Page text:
Groz-Beckert KG

Newsletter 4 | 2011

China keeps things on the move:
Overall market developments in the automotive industry

Over the past century the automotive industry developed into one of the most important branches of the global economy. Today it is as dynamic as ever - as proven by ever shorter model cycles and a steady stream of new technologies. As in many other sectors, shifts have taken place in regional importance. How can China profit from this in particular?

A rapid development

For almost all sectors, growth in the automotive industry has become one of the most important indicators of the global economic situation. Automotive production itself has doubled since the early 1980s. In 1982 there were 36.2 million vehicles (cars, trucks and buses) manufactured; by 2010 that figure had risen to 77.6 million vehicles.

It is interesting here to compare the ways in which different countries and markets have developed. In 2010, China was the undisputed number one among the car producing countries, with 18.3 million vehicles produced, ahead of Japan with its 9.6 million vehicles. They were followed by the USA with 7.7 million and Germany with 5.9 million vehicles.

As we have seen, worldwide production of vehicles has doubled since the early 1980s, but production in China has actually sextupled: from around 300,000 to today's 18.3 million cars, trucks and buses. In the USA, in contrast, production has stagnated and is actually declining slightly. The production figures in the car sector actually dropped by more than half during this period.

In contrast, car production in China in 2010 lay at 13.9 million vehicles. Over 11 million of those were registered in China, and the trend continues to increase. According to estimates by the consultancy firm of Roland Berger, around 18 million Chinese will be buying themselves new cars as soon as 2015. This shows how dominant Chinese automotive production has become, and its lead role is continuing to grow.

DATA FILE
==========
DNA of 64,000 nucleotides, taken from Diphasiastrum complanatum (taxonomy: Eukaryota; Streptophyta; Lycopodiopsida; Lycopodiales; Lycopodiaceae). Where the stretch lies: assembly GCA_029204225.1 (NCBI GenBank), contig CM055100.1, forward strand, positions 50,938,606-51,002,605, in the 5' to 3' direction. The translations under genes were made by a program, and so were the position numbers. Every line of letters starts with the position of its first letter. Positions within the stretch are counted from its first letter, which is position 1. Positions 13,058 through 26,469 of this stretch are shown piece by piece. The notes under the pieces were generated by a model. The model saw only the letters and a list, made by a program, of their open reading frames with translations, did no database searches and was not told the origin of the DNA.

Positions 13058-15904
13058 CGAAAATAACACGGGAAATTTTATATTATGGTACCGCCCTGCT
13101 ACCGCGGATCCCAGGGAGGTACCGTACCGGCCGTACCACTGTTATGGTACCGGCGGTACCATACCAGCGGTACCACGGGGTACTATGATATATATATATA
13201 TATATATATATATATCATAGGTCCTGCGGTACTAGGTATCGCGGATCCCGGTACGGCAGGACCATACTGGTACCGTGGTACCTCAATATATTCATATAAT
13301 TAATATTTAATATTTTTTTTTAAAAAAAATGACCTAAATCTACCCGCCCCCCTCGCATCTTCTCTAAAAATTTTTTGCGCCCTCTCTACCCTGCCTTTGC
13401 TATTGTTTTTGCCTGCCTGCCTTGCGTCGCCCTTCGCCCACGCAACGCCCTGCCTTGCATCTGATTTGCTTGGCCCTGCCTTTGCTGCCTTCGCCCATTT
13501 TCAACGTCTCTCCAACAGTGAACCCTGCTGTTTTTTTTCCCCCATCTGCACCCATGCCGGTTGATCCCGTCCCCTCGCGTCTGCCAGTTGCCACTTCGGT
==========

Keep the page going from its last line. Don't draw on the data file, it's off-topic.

The importance of China

Like all the sectors of Chinese economy, local automotive supply companies are developing very rapidly. Over the next few years they could grow to become serious competitors, insofar as they have not done so already.


For European and North American carmakers, joint ventures with local suppliers of the automotive industry can be a sensible and targeted way of establishing themselves in the Chinese market. However, this also carries the risk of losing know-how. Would a move to a third country such as Vietnam offer a suitable alternative? Might the rising wages in China counteract the increasing procurement rates of the country's carmakers?

Especially for the automotive supply industry it is very difficult to develop suitable measures to deal with the expanding automotive market in China. It is however clear that the right strategy will become the key factor determining the success or failure not only of the European but also the world automotive supply industry as a whole.

At the moment, growth in the automotive industry still appears to be as rapid as ever. This also applies of course to the "textile suppliers", regardless of whether they knit, weave, sew or produce nonwovens or tufting products.

You can find more interesting information about international automotive products online at